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That explains why I couldn't turn up the heat before getting out of bed this morning. :P At least the thermostat itself is still working fine.



With all the getting-rid-of-nest-inventory sales (Kohls, Office Depot, Home Depot, etc...) going on at the moment, as well as Google killing off some Nest products and Google's track record of killing of products and services in general, I would be very concerned about tying my house to any Nest product.

On that note, anyone have any good recommendations for Nest thermostat alternatives? I've had ecobees at my last residence and it wasn't too bad, but wondering if there is another compelling alternative?


Ecobee is the only real mass-market competition to Nest. Depending on the specific HVAC equipment one may have, there are other "smart" alternatives from the manufacturers themselves.

Generally speaking, they all offer a portal and an app in which one can adjust the HVAC settings. Also, generally speaking, these apps and portals are being developed by companies for which software engineering is not a primary function, so they're about as good as you would expect.


If you have an ecobee, take a look at beestat.io.

Ecobee's consumer interface hides a lot of the useful trend data, which is the whole point of having these, IMHO. Beestat is a vast improvement on the default.


I've been happy with my Ecobee, but I can't tell you how well it works with the app because I never configured the WiFi connection.

Remember, you can go to Best Buy, buy a bunch of thermostats, keep the one you like best, and return the rest with no questions asked.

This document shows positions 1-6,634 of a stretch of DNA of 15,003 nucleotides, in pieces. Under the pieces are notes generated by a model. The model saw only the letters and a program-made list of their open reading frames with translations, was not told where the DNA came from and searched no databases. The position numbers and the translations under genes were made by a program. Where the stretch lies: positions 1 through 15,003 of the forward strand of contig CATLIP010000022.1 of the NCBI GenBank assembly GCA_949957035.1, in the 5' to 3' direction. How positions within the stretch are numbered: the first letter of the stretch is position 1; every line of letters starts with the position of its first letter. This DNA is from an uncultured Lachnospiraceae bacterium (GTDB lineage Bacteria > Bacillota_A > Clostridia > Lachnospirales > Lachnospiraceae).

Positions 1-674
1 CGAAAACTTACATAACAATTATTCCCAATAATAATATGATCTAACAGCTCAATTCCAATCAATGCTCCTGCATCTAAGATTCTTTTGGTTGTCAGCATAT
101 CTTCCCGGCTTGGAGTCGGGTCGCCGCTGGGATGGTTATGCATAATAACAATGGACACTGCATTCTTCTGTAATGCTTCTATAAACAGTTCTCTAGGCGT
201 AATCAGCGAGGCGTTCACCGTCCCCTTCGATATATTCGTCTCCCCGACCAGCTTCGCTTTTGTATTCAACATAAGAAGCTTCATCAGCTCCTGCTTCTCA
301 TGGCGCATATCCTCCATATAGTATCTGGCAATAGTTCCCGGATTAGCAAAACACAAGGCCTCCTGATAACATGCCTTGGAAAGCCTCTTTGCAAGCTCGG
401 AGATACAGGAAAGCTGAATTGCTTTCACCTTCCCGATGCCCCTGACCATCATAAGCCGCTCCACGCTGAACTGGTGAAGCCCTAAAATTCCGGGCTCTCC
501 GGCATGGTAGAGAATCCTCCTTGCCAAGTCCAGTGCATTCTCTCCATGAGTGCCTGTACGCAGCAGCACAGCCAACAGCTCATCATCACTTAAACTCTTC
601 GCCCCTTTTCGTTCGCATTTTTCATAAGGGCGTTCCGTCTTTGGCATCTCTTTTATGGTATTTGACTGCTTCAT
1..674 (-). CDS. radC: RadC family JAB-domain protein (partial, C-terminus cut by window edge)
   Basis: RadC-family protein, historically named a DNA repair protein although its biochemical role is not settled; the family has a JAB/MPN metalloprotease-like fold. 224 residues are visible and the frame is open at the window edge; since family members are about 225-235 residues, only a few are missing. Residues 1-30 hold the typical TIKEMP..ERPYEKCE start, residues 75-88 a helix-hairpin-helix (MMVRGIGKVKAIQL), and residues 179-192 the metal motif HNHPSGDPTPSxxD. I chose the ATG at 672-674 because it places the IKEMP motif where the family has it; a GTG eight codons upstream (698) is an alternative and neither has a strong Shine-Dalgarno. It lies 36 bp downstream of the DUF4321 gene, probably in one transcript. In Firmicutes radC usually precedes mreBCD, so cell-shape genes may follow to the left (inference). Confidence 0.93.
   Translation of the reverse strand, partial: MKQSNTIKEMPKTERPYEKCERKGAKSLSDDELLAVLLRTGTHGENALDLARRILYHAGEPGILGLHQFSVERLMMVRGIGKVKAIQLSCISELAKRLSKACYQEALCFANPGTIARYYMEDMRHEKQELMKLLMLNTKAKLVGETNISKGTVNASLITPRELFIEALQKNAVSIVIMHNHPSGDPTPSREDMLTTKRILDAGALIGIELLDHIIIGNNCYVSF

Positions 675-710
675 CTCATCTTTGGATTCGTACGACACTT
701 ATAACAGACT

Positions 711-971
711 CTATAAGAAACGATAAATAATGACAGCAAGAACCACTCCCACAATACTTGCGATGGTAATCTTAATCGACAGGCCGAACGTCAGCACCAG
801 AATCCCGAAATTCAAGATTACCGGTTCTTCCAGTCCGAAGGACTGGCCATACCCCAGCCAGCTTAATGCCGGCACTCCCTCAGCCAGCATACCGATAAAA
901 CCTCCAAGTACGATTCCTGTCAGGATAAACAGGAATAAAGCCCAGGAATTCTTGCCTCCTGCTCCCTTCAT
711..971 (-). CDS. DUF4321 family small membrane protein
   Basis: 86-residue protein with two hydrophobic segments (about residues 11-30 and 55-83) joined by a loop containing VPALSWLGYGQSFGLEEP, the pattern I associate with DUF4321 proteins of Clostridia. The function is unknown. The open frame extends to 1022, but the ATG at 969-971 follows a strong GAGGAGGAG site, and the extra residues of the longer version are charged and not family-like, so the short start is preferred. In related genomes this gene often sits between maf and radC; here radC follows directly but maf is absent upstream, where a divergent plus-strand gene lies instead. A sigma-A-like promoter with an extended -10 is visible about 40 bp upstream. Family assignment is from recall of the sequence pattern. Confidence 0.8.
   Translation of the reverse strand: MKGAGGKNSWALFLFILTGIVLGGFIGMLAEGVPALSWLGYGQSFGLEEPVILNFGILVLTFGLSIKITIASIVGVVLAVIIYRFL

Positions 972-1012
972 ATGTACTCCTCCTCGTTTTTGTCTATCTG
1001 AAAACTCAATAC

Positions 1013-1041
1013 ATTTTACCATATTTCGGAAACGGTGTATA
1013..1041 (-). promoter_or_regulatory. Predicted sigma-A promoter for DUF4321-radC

Or, do some research, purchase what should work for you. If not, return it and use the reasons it didn't suit you to get the correct one. 'Buying a bunch', just seems shady to me. Is there anything difficult in buying a thermostat? Heating on, off, programmable. Is there something I'm missing?


They have returns for a reason. Not just because products are defective, but because no matter what they're still going to make a net profit since you're likely to buy at least one thing that you purchase. They have an entire system where returns are handled and are either placed back on the shelf slightly marked down or sent to be refurbed. There's nothing "shady" about what I described. It's exactly what they want you to do.

> Is there anything difficult in buying a thermostat? Heating on, off, programmable. Is there something I'm missing?

It's not much different than the nuances of figuring out which phone to buy. A Samsung Galaxy and a Google Pixel might sound like they both do the same thing, but one has a bunch of crap installed and the other one has less crap, but the average person might not be able to figure out the significance of this unless they actually try both.


> but because no matter what they're still going to make a net profit since you're likely to buy at least one thing that you purchase. They have an entire system where returns are handled and are either placed back on the shelf slightly marked down or sent to be refurbed. There's nothing "shady" about what I described. It's exactly what they want you to do.

I would need a source for that. I don’t see how selling 1 item and having to mark down 4 others to refurb price results in a profit.

It’s also been in the news that stores keep track of people returning items, and ban them if they cost the store too much money.


I don't know about hardware stores, but non-grocery retail that I am familiar with targets 50% gross margin (revenue from goods sold minus cost of goods sold).